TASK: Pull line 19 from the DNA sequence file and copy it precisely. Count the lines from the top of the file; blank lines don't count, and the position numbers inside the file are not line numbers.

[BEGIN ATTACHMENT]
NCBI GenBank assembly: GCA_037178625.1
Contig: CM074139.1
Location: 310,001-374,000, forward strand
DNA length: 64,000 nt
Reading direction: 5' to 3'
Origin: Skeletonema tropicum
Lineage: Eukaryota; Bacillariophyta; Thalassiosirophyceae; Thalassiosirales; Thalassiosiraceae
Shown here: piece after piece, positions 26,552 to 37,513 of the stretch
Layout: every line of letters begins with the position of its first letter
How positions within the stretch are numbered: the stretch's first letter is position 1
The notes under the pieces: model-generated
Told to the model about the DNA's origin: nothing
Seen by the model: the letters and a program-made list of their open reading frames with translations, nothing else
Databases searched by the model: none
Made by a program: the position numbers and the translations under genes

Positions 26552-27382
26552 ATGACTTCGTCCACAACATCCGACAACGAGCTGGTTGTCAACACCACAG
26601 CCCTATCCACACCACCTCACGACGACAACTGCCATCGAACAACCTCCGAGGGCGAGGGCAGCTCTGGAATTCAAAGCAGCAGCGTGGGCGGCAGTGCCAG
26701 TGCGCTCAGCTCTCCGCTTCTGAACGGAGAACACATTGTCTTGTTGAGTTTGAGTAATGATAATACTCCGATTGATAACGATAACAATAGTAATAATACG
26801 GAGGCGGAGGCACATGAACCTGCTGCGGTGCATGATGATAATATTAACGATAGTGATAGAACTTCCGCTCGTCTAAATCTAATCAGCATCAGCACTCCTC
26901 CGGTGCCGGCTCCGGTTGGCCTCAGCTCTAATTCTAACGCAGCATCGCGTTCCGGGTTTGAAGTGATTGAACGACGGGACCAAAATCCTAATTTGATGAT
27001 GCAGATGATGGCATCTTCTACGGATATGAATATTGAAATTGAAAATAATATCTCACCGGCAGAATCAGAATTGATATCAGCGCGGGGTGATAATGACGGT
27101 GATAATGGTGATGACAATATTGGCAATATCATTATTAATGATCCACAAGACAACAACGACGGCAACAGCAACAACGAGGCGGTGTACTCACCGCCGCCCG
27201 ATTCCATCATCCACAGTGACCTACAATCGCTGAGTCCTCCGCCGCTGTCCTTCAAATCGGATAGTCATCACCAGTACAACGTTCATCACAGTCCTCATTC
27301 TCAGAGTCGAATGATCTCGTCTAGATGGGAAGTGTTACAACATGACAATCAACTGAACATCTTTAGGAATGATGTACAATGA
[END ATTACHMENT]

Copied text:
26701 TGCGCTCAGCTCTCCGCTTCTGAACGGAGAACACATTGTCTTGTTGAGTTTGAGTAATGATAATACTCCGATTGATAACGATAACAATAGTAATAATACG